Wednesday, July 9, 2008

Smart Cards-- Not so safe

Now you don't have to swipe your credit card. Just hold it near something. PayPass by MasterCard, PayWave by Visa, ExpressPay by American Express, Blink by JPMorgan Chase and ZIP by Discover.

It's true when new technology comes out it's always said to be safe just because no one has cracked it yet. I find this technology a lot more dangerous than online shopping or banking. Their only protections are "it's safer because it doesn't leave your hand" and "it's safe because you need to be within 1-2 inches of the scanner". But you realize the scanner goes right through your wallet and clothes?

And why do they have a sushi chef explain the security features of this new technology? I am not being disrespectful but I'd have more respect for almost anyone else. Have you considered a doctor, a dentist, a police officer, a guy in a wheelchair (I don't know why I respect them), a nerd, a biochemist, a German, at least a sushi chef with a knife? But come on, what does a white sushi chef know about security? At least a Japanese PhD student wearing glasses.

How vulnerable it is regarding

What others have to say from:

I very much share Randy’s dream, or at least I would if smart-cards really couldn’t be be forged, copied, and altered. But they can. Several of the applications that Randy so prominently features, such as the Oyster card, were just recently shown to be easily crackable. More than 85% of today’s smart-cards in transport applications are vulnerable to wireless theft—a thief can simply walk past you to steal the value on your card. Credit cards that were mentioned as the prime applications of contact-less technology today are also currently prime victims for this attack (called skimming).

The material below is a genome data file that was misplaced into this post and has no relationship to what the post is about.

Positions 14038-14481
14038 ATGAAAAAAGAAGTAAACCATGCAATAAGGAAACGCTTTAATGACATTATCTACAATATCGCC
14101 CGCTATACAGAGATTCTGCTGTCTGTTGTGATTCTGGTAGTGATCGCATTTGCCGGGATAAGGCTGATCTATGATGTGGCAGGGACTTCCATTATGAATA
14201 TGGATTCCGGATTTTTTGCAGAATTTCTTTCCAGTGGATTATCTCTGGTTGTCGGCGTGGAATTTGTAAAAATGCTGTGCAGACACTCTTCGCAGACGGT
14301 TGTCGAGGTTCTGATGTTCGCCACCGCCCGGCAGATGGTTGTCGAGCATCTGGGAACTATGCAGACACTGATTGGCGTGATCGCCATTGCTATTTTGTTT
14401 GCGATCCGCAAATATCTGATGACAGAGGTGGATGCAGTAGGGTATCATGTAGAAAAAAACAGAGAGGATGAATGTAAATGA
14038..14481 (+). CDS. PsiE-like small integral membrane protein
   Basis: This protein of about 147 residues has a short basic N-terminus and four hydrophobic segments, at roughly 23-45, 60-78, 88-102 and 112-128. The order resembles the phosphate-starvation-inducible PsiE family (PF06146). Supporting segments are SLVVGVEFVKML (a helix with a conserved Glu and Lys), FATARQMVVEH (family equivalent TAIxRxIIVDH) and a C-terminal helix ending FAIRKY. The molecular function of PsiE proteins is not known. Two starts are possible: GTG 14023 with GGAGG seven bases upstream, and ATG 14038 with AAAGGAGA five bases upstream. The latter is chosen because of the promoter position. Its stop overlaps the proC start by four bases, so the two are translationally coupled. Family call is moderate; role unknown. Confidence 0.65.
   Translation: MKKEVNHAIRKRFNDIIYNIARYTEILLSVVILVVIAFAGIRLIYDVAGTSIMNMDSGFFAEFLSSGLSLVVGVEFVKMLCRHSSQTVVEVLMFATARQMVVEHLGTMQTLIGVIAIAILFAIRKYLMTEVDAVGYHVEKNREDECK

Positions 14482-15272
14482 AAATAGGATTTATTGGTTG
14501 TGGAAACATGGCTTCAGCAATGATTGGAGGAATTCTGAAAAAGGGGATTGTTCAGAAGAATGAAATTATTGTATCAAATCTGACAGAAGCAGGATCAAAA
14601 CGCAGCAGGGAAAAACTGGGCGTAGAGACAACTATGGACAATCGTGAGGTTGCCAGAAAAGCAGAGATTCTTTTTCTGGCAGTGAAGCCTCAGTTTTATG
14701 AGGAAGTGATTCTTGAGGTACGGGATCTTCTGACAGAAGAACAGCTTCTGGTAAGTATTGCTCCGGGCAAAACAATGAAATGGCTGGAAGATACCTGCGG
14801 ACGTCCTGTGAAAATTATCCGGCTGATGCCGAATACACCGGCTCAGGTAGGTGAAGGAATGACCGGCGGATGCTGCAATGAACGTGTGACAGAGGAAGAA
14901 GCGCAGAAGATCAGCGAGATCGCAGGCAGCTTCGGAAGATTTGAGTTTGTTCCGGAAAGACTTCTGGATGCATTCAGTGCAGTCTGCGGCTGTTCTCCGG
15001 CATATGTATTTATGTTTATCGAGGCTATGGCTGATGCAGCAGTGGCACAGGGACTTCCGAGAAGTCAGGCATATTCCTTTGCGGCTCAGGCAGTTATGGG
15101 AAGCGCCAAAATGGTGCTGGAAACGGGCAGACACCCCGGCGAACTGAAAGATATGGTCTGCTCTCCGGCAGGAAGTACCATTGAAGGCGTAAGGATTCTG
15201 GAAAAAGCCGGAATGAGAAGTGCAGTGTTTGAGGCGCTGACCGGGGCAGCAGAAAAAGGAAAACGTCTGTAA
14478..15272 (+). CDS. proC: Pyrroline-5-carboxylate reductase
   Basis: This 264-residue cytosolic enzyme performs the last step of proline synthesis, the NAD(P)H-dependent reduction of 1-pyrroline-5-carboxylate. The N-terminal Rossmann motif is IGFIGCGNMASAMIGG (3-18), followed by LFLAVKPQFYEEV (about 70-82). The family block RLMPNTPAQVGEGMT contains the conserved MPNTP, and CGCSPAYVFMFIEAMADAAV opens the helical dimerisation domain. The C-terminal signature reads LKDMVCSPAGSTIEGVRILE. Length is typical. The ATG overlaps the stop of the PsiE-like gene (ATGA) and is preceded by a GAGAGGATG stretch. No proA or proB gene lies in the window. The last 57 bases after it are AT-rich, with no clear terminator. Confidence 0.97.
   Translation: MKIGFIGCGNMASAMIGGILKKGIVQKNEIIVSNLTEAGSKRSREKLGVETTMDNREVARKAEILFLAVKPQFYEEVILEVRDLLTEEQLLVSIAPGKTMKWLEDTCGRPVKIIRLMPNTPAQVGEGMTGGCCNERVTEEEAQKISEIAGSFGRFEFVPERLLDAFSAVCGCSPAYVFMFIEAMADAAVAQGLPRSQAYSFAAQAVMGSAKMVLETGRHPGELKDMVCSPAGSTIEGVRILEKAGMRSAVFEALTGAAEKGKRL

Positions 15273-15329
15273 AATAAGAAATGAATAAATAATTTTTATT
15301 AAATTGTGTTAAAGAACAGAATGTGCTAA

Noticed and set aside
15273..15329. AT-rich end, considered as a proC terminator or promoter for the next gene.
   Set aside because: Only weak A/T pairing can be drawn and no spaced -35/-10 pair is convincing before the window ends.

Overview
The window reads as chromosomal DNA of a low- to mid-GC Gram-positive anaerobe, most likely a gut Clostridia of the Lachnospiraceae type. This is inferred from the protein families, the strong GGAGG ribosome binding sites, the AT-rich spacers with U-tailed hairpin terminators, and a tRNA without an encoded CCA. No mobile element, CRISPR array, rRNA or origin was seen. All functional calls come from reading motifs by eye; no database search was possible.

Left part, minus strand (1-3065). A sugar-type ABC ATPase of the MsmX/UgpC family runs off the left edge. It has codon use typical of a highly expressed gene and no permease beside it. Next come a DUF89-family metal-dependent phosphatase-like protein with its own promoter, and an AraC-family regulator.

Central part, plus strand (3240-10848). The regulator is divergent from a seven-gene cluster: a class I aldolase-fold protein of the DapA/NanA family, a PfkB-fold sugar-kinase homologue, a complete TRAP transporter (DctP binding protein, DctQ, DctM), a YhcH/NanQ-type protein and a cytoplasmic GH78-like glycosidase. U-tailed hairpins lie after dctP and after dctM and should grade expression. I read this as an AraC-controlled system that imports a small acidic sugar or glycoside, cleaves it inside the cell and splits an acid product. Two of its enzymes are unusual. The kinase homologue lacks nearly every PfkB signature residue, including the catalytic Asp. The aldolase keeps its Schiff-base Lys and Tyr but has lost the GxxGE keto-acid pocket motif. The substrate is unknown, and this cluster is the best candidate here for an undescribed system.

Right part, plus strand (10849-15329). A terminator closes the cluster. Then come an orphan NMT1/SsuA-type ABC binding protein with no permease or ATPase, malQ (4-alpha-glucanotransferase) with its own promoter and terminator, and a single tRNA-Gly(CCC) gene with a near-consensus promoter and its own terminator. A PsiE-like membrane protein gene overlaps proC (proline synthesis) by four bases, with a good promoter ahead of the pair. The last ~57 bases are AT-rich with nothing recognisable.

NFC will create even more security hazards. By interconnecting cell phone, payment device, and personal data storage, all of these become exploitable if only one of them is vulnerable. And contact-less smart cards are currently the least secure technology. Now imagine once again walking past that movie poster and your cell phone automatically downloads the newest virus. Very convenient—at least for the prankster who has hidden an NFC tag behind the poster.

While it might appear this way, contact-less smart cards don’t necessarily have low security. Well thought-through standard such as those for passports provide a high level of protection, but also come at a price that most payment and transport operators are not willing to afford. Identity theft and fraud will therefore become worse through smart cards, before they will get better after security is thoroughly understood in the industry.

— Posted by Karsten Nohl

Are there any countermeasures to stop the unscrupulous owner of a smart-card reader from installing one of these under the seats at a busy bus terminal? Someone sits down and the reader promptly deducts $49 from the smart-card in the person’s wallet (which is likely conveniently nearby).

— Posted by Brice